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The binary policy model

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  • Krasa, Stefan
  • Polborn, Mattias

Abstract

We introduce a model of electoral competition with office-motivated candidates who are exogenously committed to particular positions on some issues, while they choose positions for the remaining issues. A position is majority-efficient if a candidate cannot make a majority of the electorate better off, given his fixed positions. We characterize existence conditions for majority-efficient positions. The candidates' fixed positions in our framework imply that only some voters are "swing voters," and we analyze how the distribution of swing voters determines whether candidates choose majority-efficient positions. We also analyze plurality and runoff elections with multiple candidates in our framework.

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Bibliographic Info

Article provided by Elsevier in its journal Journal of Economic Theory.

Volume (Year): 145 (2010)
Issue (Month): 2 (March)
Pages: 661-688

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Handle: RePEc:eee:jetheo:v:145:y:2010:i:2:p:661-688

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Web page: http://www.elsevier.com/locate/inca/622869

Related research

Keywords: Multidimensional policy Voting Citizen-candidate Normative analysis of political competition Runoff rule Plurality rule;

References

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  1. Micael Castanheira De Moura, 2003. "Why vote for losers?," ULB Institutional Repository 2013/10005, ULB -- Universite Libre de Bruxelles.
  2. Arianna Degan & Antonio Merlo, 2006. "Do Voters Vote Sincerely?," PIER Working Paper Archive 06-008, Penn Institute for Economic Research, Department of Economics, University of Pennsylvania.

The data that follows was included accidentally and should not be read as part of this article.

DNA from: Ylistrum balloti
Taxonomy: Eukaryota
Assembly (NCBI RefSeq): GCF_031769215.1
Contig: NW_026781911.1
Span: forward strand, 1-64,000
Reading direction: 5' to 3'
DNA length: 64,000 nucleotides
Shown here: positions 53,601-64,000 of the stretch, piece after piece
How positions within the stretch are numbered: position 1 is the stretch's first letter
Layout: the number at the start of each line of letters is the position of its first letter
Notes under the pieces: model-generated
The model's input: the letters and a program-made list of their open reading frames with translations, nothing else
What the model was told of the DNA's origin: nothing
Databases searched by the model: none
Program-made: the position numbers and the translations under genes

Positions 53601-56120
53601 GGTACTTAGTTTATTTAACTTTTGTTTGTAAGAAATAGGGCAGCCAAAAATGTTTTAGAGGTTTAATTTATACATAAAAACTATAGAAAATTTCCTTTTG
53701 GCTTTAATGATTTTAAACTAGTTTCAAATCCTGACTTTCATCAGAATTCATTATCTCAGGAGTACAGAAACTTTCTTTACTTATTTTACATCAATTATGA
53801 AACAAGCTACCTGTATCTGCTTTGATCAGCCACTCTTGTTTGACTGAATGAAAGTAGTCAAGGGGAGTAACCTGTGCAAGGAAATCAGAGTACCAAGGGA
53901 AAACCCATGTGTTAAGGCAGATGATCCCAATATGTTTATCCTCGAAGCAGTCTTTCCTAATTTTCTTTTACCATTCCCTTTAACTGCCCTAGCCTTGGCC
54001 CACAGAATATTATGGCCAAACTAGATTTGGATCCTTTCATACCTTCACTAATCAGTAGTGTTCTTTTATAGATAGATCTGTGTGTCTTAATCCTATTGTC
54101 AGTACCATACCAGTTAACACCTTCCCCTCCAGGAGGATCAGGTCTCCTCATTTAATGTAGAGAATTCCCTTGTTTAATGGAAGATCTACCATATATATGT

3. Martinelli, Cesar, 2001. " Elections with Privately Informed Parties and Voters," Public Choice, Springer, vol. 108(1-2), pages 147-67, July.
  4. Besley, Timothy & Coate, Stephen, 1997. "An Economic Model of Representative Democracy," The Quarterly Journal of Economics, MIT Press, vol. 112(1), pages 85-114, February.
  5. Steven Callander, 2005. "Electoral Competition in Heterogeneous Districts," Journal of Political Economy, University of Chicago Press, vol. 113(5), pages 1116-1145, October.
  6. Shleifer, Andrei & Mullainathan, Sendhil & Schwartzstein, Joshua, 2008. "Coarse Thinking and Persuasion," Scholarly Articles 11022284, Harvard University Department of Economics.
  7. Assar Lindbeck & Jörgen Weibull, 1987. "Balanced-budget redistribution as the outcome of political competition," Public Choice, Springer, vol. 52(3), pages 273-297, January.
  8. Steven Callander, 2008. "Political Motivations," Review of Economic Studies, Oxford University Press, vol. 75(3), pages 671-697.
  9. Martin J. Osborne & Al Slivinksi, 1995. "A Model of Political Competition with Citizen-Candidates," Department of Economics Working Papers 1995-01, McMaster University.
  10. Aragones, Enriqueta & Palfrey, Thomas. R., 2000. "Mixed Equilibrium in a Downsian Model With a Favored Candidate," Working Papers 1102, California Institute of Technology, Division of the Humanities and Social Sciences.
  11. Anthony Downs, 1957. "An Economic Theory of Political Action in a Democracy," Journal of Political Economy, University of Chicago Press, vol. 65, pages 135.
  12. Lindbeck, Assar & Weibull, Jorgen W., 1993. "A model of political equilibrium in a representative democracy," Journal of Public Economics, Elsevier, vol. 51(2), pages 195-209, June.
  13. Krasa, Stefan & Polborn, Mattias K., 2012. "Political competition between differentiated candidates," Games and Economic Behavior, Elsevier, vol. 76(1), pages 249-271.
  14. Palfrey, Thomas R, 1984. "Spatial Equilibrium with Entry," Review of Economic Studies, Wiley Blackwell, vol. 51(1), pages 139-56, January.
  15. Fishburn, Peter C., 1978. "Axioms for approval voting: Direct proof," Journal of Economic Theory, Elsevier, vol. 19(1), pages 180-185, October.
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Citations

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Cited by:
  1. P. Roberti, 2014. "Lobbying in a multidimensional policy space with salient issues," Working Papers wp922, Dipartimento Scienze Economiche, Universita' di Bologna.
  2. Stefan Krasa & Mattias Polborn, 2009. "Political Competition between Differentiated Candidates," CESifo Working Paper Series 2560, CESifo Group Munich.
  3. Josep M. Colomer & Humberto Llavador, 2008. "An agenda-setting model of electoral competition," Economics Working Papers 1070, Department of Economics and Business, Universitat Pompeu Fabra, revised Sep 2010.

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